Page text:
The Shakespeare Key: Unlocking the Treasures of His Style, Elucidating the Peculiarities of His Construction, and Displaying the Beauties of His Expression; Forming a Companion to "The Complete Concordance to Shakespeare".

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S. Low, Marston, Searle & Rivington, 1879 - 810 pages
 

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Page 90 - Moves like a ghost. Thou sure and firm-set earth, Hear not my steps, which way they walk, for fear Thy very stones prate of my whereabout, And take the present horror from the time Which now suits with it.
Page 613 - And let those that play your clowns, speak no more than is set down for them : for there be of them, that will themselves laugh, to set on some quantity of barren spectators to laugh too ; though, in the mean time, some necessary question of the play be then to be considered: that's villainous; and . shows a most pitiful ambition in the fool that uses it.
Page 748 - tis slander ; Whose edge is sharper than the sword ; whose tongue Outvenoms all the worms of Nile ; whose breath Rides on the posting winds, and doth belie All corners of the world : kings, queens, and states, Maids, matrons, nay, the secrets of the grave This viperous slander enters.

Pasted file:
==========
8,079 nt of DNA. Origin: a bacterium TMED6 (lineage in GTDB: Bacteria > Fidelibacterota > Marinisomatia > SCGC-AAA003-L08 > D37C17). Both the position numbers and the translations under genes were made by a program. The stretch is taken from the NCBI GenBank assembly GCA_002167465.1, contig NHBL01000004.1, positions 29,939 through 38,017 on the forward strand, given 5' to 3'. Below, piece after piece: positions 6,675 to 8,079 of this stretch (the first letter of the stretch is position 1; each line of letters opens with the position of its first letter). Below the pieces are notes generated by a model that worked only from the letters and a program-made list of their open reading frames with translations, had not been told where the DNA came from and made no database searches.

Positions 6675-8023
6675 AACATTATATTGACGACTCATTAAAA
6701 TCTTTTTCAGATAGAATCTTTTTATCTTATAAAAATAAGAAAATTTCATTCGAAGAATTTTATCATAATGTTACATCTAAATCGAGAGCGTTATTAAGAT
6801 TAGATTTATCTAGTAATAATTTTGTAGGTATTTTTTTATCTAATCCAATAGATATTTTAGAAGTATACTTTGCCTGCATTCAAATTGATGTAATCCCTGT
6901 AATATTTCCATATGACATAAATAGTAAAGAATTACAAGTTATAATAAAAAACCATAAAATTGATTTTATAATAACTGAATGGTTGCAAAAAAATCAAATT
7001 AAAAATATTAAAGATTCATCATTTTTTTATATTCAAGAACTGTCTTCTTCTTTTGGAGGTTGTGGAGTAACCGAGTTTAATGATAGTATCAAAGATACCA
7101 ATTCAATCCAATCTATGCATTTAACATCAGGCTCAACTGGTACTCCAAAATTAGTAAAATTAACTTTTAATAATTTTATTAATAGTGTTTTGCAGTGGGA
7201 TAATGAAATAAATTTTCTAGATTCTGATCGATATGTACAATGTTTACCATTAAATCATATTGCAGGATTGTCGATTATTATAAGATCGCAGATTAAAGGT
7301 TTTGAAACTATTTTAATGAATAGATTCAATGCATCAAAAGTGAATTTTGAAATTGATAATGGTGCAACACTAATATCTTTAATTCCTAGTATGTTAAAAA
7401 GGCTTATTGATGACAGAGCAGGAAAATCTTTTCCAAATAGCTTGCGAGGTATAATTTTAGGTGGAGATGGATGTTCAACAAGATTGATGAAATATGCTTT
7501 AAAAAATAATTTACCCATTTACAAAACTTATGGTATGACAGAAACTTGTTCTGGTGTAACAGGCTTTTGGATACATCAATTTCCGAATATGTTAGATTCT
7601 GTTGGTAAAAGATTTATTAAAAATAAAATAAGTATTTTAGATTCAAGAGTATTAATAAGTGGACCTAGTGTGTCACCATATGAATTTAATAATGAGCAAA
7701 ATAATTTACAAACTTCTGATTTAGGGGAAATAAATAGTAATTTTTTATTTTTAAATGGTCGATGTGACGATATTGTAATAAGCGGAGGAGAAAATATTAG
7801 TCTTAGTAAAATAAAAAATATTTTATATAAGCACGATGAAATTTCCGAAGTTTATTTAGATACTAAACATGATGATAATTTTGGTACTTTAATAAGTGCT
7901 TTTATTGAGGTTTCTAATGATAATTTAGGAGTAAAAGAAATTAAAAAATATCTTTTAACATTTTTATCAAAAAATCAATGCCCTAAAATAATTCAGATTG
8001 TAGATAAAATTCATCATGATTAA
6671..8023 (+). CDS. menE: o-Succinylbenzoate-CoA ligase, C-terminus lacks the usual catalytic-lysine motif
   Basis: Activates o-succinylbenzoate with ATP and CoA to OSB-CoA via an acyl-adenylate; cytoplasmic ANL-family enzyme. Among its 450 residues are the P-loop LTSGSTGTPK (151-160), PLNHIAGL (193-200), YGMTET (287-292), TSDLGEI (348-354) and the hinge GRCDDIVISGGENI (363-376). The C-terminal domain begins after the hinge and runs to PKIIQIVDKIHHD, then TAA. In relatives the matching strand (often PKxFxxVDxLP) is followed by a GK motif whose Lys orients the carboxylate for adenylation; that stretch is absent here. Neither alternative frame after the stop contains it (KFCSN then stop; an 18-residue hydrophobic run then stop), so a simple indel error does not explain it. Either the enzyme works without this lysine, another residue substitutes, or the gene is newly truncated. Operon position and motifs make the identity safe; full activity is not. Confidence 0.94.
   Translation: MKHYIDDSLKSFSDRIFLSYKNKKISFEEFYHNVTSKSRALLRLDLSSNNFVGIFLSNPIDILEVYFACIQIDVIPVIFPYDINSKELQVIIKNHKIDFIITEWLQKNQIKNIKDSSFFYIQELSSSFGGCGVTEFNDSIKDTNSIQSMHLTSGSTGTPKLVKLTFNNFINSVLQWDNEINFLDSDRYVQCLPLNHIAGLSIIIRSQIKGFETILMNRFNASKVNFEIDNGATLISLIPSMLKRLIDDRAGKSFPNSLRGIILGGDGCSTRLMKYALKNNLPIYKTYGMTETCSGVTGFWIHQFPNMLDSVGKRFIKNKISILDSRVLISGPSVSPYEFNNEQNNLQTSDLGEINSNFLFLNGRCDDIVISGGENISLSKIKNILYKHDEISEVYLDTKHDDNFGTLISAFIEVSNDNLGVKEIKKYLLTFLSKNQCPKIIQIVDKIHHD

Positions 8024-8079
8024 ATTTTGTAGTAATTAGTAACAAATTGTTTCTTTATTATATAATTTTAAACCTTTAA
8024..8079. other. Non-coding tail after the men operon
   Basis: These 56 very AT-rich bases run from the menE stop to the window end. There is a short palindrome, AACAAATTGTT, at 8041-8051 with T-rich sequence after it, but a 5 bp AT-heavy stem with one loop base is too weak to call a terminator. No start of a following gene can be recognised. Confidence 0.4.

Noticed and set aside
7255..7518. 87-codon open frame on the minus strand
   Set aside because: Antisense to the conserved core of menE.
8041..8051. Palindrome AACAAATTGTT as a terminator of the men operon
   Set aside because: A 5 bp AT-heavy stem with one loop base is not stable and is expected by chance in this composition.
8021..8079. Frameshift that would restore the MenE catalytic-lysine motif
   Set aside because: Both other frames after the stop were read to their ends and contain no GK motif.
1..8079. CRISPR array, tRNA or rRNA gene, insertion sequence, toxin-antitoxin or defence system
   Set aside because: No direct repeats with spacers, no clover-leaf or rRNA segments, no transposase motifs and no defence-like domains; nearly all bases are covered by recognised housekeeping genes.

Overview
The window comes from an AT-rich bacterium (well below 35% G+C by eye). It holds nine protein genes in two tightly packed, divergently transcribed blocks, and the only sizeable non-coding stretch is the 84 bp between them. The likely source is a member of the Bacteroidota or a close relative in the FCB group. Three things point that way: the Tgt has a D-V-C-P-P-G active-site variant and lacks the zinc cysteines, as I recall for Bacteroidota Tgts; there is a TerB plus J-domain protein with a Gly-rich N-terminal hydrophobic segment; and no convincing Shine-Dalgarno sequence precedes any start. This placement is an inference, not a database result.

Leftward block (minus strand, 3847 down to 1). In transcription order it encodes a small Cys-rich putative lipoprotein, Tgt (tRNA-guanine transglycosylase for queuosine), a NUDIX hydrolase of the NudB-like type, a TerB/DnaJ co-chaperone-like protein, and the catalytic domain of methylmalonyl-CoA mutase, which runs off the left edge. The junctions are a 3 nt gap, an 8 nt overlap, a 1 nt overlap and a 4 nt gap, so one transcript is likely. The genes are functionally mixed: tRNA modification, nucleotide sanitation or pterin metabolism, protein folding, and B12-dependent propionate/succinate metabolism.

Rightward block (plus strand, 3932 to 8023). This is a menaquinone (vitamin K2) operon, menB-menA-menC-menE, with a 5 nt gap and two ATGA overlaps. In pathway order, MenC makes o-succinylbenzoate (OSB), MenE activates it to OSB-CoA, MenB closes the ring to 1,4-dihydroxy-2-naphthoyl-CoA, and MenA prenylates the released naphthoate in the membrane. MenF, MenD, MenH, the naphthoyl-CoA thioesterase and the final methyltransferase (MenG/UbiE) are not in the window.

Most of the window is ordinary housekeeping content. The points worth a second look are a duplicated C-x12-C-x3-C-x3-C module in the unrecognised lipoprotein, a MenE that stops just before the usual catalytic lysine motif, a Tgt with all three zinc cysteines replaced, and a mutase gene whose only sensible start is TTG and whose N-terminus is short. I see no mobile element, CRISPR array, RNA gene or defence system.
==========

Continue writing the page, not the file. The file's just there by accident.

Page 690 - The man that hath no music in himself, Nor is not mov'd with concord of sweet sounds, Is fit for treasons, stratagems, and spoils ; The motions of his spirit are dull as night, And his affections dark as Erebus : Let no such man be trusted.
Page 612 - My hounds are bred out of the Spartan kind, So flew'd, so sanded ; and their heads are hung With ears that sweep away the morning dew ; Crook-knee'd, and dew-lapp'd like Thessalian bulls ; Slow in pursuit, but match'd in mouth like bells, Each under each.
Page 72 - I am not yet of Percy's mind, the Hotspur of the north ; he that kills me some six or seven dozen of Scots at a breakfast, washes his hands, and says to his wife. — " Fie upon this quiet life! I want work.
Page 429 - The eye of man hath not heard, the ear of man hath not seen; man's hand is not able to taste, his tongue to conceive, nor his heart to report, what my dream was.
Page 688 - Neither a borrower nor a lender be ; For loan oft loses both itself and friend, And borrowing dulls the edge of husbandry. This above all : to thine own self be true, And it must follow, as the night the day, Thou canst not then be false to any man.
Page 687 - tis not to come; if it be not to come, it will be now ; if it be not now, yet it will come : the readiness is all : Since no man, of aught he leaves, knows, what is't to leave betimes ?
Page 693 - A blank, my lord. She never told her love*, — But let concealment, like a worm i' the bud, Feed on her damask cheek : she pin'd in thought : And, with a green and yellow melancholy, She sat like patience on a monument, Smiling at grief. Was not this love, indeed...

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